Texas Tech football: Lawsuit claims Matt Wells ignored rape allegations at Utah State

BOISE, ID - OCTOBER 1: Head coach Matt Wells of the Utah State Aggies talking with his team during second half action against the Boise State Broncos on October 1, 2016 at Albertsons Stadium in Boise, Idaho. Boise State won the game 21-10. (Photo by Loren Orr/Getty Images)
BOISE, ID - OCTOBER 1: Head coach Matt Wells of the Utah State Aggies talking with his team during second half action against the Boise State Broncos on October 1, 2016 at Albertsons Stadium in Boise, Idaho. Boise State won the game 21-10. (Photo by Loren Orr/Getty Images) /

Several women have come forth claiming that current Texas Tech football head coach Matt Wells mishandled allegations of rape against one of his players while at Utah State.

Troubling allegations against Matt Wells from his time as head coach at Utah State have come to light.  According to an article by Olivia Messer of The Daily Beast, a news and opinion website, more than one woman has filed a lawsuit alleging that the current Texas Tech football head coach and the Utah State athletic department did not fully investigate or properly handle allegations of rape made against former Utah State football player Torrey Green.

"In her piece, Messer writes, “In January 2016, the head coach of the football team [Wells] allegedly documented a meeting with Green to discuss the allegations. After that conversation, Green was ‘permitted to remain a student at Utah State and to finish his football career, playing in all thirteen games his senior season’ and graduated in May after signing an NFL contract. He was never disciplined or removed from campus, according to the lawsuit.”"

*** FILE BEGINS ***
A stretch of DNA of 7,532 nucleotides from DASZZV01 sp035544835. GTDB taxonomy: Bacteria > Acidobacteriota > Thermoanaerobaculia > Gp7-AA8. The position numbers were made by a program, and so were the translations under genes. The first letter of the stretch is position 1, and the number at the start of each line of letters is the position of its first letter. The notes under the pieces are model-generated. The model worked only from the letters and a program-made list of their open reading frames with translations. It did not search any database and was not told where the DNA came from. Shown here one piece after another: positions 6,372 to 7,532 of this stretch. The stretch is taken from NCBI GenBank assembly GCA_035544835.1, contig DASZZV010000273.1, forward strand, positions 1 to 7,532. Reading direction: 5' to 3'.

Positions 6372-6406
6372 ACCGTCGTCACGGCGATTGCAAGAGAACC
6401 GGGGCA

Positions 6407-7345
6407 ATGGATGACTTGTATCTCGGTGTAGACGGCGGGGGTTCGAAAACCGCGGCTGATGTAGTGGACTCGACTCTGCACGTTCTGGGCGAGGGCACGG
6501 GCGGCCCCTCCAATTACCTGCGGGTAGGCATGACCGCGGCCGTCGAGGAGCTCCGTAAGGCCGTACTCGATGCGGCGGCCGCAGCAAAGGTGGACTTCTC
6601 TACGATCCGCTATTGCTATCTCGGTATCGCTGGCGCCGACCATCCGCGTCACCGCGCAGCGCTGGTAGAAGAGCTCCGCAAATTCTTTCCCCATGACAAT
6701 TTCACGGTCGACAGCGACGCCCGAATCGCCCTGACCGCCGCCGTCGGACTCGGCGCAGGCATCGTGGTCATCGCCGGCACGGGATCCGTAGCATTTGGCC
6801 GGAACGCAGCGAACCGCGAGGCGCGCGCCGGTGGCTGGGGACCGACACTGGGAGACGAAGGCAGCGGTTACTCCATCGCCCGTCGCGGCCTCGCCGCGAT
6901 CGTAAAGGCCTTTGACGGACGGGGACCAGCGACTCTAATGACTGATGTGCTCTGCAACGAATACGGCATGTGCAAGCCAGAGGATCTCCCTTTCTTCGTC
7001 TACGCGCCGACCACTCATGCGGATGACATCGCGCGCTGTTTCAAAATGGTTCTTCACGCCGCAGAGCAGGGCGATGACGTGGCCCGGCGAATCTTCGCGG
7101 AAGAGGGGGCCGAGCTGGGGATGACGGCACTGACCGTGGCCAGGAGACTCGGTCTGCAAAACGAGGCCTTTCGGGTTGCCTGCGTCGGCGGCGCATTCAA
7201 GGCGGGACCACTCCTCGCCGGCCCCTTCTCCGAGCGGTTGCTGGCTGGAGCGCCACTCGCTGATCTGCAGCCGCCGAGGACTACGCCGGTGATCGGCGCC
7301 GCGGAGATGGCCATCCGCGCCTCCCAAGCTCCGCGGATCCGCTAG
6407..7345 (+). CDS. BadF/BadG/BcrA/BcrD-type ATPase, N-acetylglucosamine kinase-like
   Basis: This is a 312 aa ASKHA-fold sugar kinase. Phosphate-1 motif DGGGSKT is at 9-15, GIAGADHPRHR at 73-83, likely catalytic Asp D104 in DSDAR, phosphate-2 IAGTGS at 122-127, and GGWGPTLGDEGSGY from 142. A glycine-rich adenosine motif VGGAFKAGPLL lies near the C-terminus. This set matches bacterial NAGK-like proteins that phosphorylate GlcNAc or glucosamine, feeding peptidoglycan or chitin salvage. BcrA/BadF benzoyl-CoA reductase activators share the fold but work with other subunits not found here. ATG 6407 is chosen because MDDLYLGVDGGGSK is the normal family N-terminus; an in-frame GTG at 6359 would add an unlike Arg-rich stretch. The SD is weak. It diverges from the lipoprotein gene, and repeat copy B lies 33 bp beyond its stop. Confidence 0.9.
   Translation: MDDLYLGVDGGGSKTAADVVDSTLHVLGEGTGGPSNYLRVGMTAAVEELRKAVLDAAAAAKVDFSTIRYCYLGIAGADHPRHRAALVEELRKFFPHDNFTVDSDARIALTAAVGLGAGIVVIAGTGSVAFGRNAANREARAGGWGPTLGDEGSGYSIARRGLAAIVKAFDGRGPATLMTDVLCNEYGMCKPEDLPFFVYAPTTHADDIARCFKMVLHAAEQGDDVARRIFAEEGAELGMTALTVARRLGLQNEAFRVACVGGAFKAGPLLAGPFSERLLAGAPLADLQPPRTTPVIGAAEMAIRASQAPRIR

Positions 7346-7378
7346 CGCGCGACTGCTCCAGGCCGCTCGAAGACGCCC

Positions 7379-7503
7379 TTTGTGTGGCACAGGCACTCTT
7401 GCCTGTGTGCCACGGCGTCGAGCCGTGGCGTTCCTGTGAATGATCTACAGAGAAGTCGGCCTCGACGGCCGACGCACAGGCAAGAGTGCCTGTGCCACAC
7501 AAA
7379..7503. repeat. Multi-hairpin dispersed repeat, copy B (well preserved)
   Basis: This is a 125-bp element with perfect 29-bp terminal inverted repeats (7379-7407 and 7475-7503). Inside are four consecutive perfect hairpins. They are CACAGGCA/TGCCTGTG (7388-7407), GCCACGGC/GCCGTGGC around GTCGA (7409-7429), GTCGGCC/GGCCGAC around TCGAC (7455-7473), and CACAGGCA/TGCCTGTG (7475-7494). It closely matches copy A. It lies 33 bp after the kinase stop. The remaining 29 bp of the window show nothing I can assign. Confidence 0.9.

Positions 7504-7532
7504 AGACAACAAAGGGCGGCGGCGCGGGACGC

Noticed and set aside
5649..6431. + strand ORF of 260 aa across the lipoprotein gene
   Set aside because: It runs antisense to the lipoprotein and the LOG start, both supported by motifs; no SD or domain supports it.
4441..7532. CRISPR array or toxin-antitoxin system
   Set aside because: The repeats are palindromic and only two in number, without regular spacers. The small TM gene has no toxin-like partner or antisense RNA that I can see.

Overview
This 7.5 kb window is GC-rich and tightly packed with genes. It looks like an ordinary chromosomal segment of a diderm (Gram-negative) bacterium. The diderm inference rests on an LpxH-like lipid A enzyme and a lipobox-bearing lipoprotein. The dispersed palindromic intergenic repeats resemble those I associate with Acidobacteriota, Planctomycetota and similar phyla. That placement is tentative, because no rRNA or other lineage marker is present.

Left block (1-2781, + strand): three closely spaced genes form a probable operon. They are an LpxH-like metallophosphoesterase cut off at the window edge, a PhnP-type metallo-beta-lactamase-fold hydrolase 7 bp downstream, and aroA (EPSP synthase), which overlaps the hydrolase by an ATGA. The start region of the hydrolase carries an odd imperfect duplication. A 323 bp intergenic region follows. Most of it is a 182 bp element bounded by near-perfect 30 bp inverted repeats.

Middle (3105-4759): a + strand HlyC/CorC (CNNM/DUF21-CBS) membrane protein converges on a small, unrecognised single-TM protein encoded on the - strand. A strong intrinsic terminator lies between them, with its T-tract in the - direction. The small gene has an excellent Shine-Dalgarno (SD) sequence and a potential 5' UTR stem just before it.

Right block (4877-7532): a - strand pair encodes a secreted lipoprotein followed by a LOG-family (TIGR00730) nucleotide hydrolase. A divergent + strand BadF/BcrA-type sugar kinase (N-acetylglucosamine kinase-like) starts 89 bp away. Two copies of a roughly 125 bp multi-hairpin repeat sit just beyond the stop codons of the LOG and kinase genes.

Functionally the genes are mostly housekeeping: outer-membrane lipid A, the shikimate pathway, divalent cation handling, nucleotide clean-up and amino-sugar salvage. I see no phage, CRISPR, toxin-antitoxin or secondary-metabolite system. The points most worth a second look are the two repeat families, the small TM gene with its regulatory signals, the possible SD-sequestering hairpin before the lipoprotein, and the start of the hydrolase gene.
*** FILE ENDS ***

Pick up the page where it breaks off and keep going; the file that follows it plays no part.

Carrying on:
It must be pointed out that Green’s senior season was the 2015 campaign, which means when the above meeting with Wells took place, Green was out of eligibility and not technically a football player in Wells’ program.  However, one must wonder if Wells was aware of the accusations against Green prior to that January 2016 meeting.

In March, the 26-year-old Green was sentenced to 26 years to life in prison for the sexual assault of six women.  Each of the crimes was committed between 2013-15 when Wells was the head coach of the Aggies.

The woman Messer discusses in her report, known as “Alison” to protect her identity, is the third female victim of Green’s to bring a lawsuit against Utah State.  The allegations made against the leadership at Utah State are wide-ranging and will remind fans of the controversy that eventually brought down former Baylor head coach Art Briles in 2016.

The difference is that the allegations against Wells are centered around his time in Logan, Utah, not Lubbock. Therefore, it leaves open a debate about what course of action, if any, Texas Tech should take.

This issue involves both a legal and a moral perspective and the two could be in direct conflict.  Legally, is there cause for Texas Tech to act against an employee for a situation that happened at his previous school when he was not under contract with Tech?  Though I am far from an attorney, it wouldn’t seem like these charges against Wells, if true, are not a violation of his contract with Tech unless there is some clause in his deal to guard against such a situation.

However, there is a moral component that must be considered as well.  Again, if the allegations against Wells have merit, the leadership at Tech will have to decide if they are willing to trust a man with such egregious missteps in his career to be the man they want leading their football program.